Leviticus 10-12: Nadab and Abihu, food laws and purification after childbirth.

July 6, 2015.

Daily Reading: Leviticus 10-12.

Background: Leviticus 7-9.

Concepts and Connections.

Chapter 10

Nadab and Abihu: Here we have the well known story of the death of Nadab and Abihu for their transgression of the commandment of the Lord. Nadab and Abihu were sons of Aaron, and as Aaron’s sons, they were just consecrated to offer offering before the Lord (see chapters 8-9). However, here we find that Nadab and Abihu offered unauthorized fire before the Lord, which was a violation of a direct command when the laws for offerings were given to Moses (see Exodus 30:9). For this transgression, fire came out from the altar and consumed them, killing them. Their relatives were told to come take their bodies away, but Aaron and his sons were told to not mourn, but rather stay in the tent of meeting since they still had anointing oil on them. Note the responsibility that is placed on the leadership in this chapter. Nadab and Abihu were immediately consumed when they offered unauthorized fire, and the Lord makes the statement that He will be sanctified among those who are near Him, seeming to imply the priests. Moreover, Aaron and his sons are told not to mourn the death of Nadab and Abihu, for they had other responsibilities for the people. They were not to drink strong drink before they entered the tent of meeting, distinguish between clean and unclean, and teach the people the statutes of Moses throughout their generations. And thus they continued their ministry before the Lord with a grain offering and a wave offering, and further told what was to be theirs to eat for their service. In the end, Aaron makes a good judgment call not to eat the sin offering, as he had just lost two sons and knew he could not eat it with joy, as he should (see Deuteronomy 12:7, 26:14).

Chapter 11

Levitical food laws- clean vs. unclean: This chapter lays out the laws concerning clean and unclean animals that the children of Israel were either allowed to eat or not allowed to eat, respectively. Of the land animals, the children of Israel were able to eat anything that parts the hoof and is cloven footed and also chews the cud (think about a cow to get a good idea of what chewing the cud means). Both of these requirements had to be met in order for the animal to be clean, and some examples are given afterwards. Of the sea animals, the animals had to have both fins and scales in order for it to be clean. If one of the requirements was missing, it was considered unclean. There are several birds that are listed that are unclean, but they all fit into the category of birds of prey or scavengers. All winged insects that walk on all fours were unclean with the exception of those who had jointed legs such as the grasshopper and locust (see Matthew 3:4 and Mark 1:6 for an application of this). All swarming things and animals that went on all four paws were unclean, and if anyone touched a dead carcass of one of these animals would be unclean until the evening. Though it may be hard for us to think about having food laws, many if not all of these laws were put into place in order to protect the children of Israel from the many diseases and poisons that the unclean animals carry with them, especially on dead carcasses. It was also to sanctify and set apart His people and to make them holy, as He is holy. There was a delineation between clean and unclean, between holy and common, between things that were protective and things that could cause harm. Imitating the holiness of the Lord is a concept that is brought out again in the New Testament (see I Peter 1:16 and I Thessalonians 4:7).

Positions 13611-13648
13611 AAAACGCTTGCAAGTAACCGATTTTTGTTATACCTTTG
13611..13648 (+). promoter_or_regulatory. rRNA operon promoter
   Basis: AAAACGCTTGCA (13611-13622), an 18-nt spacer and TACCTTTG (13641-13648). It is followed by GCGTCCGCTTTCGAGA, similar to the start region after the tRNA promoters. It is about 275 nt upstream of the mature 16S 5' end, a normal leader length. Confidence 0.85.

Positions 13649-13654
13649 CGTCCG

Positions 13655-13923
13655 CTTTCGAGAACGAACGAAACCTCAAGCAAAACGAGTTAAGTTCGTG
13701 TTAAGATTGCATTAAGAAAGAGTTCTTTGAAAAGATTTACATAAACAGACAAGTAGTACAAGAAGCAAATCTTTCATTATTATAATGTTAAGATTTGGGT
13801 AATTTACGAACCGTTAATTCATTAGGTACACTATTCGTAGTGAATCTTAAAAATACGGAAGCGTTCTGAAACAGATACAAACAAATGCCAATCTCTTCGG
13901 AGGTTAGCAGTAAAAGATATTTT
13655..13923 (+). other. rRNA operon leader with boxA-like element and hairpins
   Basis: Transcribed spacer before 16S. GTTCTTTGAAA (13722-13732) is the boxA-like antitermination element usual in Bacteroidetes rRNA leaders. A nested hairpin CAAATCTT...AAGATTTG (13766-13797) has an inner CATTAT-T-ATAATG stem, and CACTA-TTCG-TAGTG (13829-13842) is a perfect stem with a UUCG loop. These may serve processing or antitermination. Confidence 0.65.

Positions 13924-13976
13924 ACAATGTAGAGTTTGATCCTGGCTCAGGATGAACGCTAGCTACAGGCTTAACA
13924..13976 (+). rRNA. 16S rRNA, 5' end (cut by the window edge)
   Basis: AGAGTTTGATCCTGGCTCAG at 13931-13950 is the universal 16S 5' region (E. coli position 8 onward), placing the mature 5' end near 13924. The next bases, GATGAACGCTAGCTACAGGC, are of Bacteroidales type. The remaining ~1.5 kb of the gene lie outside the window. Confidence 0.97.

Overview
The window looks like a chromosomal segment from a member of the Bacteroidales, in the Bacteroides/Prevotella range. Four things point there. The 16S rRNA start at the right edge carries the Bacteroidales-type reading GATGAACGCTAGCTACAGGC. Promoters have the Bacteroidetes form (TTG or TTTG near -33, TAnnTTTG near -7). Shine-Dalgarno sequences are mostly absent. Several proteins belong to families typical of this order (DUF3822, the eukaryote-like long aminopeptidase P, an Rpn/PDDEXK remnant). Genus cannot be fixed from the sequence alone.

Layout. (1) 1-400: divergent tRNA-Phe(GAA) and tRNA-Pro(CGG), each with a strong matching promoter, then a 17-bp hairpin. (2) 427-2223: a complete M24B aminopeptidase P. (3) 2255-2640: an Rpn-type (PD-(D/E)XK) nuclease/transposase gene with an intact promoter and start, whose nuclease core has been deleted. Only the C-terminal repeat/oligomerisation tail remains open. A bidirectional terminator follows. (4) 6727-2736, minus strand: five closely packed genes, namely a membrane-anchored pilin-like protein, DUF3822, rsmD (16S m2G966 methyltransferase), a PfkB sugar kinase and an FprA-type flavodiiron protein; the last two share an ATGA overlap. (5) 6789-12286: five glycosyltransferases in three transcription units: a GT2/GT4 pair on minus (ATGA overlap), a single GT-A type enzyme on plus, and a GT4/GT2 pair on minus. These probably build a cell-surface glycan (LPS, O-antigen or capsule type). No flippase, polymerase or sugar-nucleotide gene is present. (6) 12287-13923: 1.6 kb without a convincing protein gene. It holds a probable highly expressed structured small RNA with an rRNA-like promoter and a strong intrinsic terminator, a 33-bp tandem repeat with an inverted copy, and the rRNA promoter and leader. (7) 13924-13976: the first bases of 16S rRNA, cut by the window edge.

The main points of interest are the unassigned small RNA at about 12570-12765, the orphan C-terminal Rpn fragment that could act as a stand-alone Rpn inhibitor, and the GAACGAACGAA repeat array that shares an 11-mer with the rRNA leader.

Chapter 12

Purification after child birth: This chapter records the laws for a woman’s purification after she gives birth. If she births a male child, she is to be unclean for seven days due to the flow of blood (just like in the days of her menstruation, see Leviticus 15:19), and on the eight day the child was to be circumcised. Then she was to continue in her days of purification for 33 more days, which meant she couldn’t touch anything holy or go into the sanctuary. If she bore a female child, she was to be unclean for double the amount of time, 14 days and then 66 days to continue in the days of her purification. After her days of purification were over, she was to bring a lamb a year old as a burnt offering and a pigeon or turtle dove as a sin offering. If she could not afford a lamb, she was to bring two pigeons or turtledoves, one for the burnt offering and one for the sin offering. After the priest offered the sacrifice she brought to him, atonement would be made and she would be clean.

Tomorrow’s Reading: II Kings 1-5.

The Lord guide you.


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